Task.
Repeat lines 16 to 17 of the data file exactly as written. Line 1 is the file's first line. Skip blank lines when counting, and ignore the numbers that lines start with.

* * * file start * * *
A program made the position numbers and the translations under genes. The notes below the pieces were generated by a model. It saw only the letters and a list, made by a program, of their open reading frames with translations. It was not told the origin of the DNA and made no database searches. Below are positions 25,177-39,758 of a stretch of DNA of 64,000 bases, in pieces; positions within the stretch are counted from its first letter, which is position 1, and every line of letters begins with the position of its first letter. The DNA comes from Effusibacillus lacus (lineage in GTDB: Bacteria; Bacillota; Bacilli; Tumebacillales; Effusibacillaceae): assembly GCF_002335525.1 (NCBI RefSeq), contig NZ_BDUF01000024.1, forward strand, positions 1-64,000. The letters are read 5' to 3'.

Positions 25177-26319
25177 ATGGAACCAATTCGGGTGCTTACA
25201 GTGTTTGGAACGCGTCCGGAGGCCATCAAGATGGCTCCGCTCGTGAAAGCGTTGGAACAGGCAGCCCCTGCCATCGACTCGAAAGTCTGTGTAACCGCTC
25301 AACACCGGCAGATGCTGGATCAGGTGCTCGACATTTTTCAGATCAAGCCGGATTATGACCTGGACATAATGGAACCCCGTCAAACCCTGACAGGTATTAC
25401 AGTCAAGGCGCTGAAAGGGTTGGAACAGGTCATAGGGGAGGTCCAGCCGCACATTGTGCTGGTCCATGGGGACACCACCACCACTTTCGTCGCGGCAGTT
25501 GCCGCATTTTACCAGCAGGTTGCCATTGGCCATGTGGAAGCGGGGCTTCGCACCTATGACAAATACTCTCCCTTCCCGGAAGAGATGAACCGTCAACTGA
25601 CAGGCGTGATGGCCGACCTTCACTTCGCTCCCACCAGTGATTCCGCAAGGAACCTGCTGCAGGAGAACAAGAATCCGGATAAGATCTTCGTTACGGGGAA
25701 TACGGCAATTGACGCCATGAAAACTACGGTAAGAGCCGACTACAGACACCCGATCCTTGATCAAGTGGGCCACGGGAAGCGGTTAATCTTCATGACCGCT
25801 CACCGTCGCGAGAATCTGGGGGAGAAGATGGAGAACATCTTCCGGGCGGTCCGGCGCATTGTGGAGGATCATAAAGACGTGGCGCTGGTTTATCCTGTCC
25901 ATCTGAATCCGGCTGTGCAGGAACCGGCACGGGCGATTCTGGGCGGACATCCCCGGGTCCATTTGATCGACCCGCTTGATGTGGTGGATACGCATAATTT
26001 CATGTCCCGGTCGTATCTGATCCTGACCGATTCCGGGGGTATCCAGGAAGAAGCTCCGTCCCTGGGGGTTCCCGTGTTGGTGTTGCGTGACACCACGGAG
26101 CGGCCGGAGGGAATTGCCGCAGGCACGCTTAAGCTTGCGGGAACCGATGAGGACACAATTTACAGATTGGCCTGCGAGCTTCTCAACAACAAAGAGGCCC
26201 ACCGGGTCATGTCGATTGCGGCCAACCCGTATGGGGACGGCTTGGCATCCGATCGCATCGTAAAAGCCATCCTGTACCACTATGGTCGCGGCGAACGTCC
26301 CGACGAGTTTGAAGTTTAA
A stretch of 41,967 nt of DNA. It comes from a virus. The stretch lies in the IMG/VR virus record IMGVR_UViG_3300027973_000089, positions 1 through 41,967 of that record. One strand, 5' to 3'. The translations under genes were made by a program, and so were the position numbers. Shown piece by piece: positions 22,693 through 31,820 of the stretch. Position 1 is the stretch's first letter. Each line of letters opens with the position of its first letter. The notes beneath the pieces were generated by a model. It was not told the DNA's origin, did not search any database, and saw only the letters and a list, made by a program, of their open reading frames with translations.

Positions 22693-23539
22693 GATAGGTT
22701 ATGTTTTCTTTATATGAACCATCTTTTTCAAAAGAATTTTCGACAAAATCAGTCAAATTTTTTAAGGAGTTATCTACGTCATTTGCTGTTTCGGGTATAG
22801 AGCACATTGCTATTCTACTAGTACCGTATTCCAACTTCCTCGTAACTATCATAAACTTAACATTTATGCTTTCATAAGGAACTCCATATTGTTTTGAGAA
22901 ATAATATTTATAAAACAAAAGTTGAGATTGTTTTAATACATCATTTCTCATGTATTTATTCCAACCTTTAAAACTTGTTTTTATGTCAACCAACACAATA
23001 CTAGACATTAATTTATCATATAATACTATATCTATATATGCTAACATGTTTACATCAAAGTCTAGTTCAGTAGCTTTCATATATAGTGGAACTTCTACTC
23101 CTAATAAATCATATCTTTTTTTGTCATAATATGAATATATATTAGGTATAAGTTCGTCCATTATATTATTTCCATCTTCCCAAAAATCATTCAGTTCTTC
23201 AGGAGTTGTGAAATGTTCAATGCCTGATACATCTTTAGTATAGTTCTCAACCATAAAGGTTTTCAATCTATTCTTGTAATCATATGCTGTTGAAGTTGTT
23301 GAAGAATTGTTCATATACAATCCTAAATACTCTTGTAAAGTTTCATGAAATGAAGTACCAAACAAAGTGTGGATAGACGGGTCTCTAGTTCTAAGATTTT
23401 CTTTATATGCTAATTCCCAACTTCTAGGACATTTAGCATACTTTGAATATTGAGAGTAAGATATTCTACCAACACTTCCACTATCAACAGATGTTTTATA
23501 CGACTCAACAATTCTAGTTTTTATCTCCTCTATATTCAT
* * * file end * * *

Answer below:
A stretch of 41,967 nt of DNA. It comes from a virus. The stretch lies in the IMG/VR virus record IMGVR_UViG_3300027973_000089, positions 1 through 41,967 of that record. One strand, 5' to 3'. The translations under genes were made by a program, and so were the position numbers. Shown piece by piece: positions 22,693 through 31,820 of the stretch. Position 1 is the stretch's first letter. Each line of letters opens with the position of its first letter. The notes beneath the pieces were generated by a model. It was not told the DNA's origin, did not search any database, and saw only the letters and a list, made by a program, of their open reading frames with translations.

Positions 22693-23539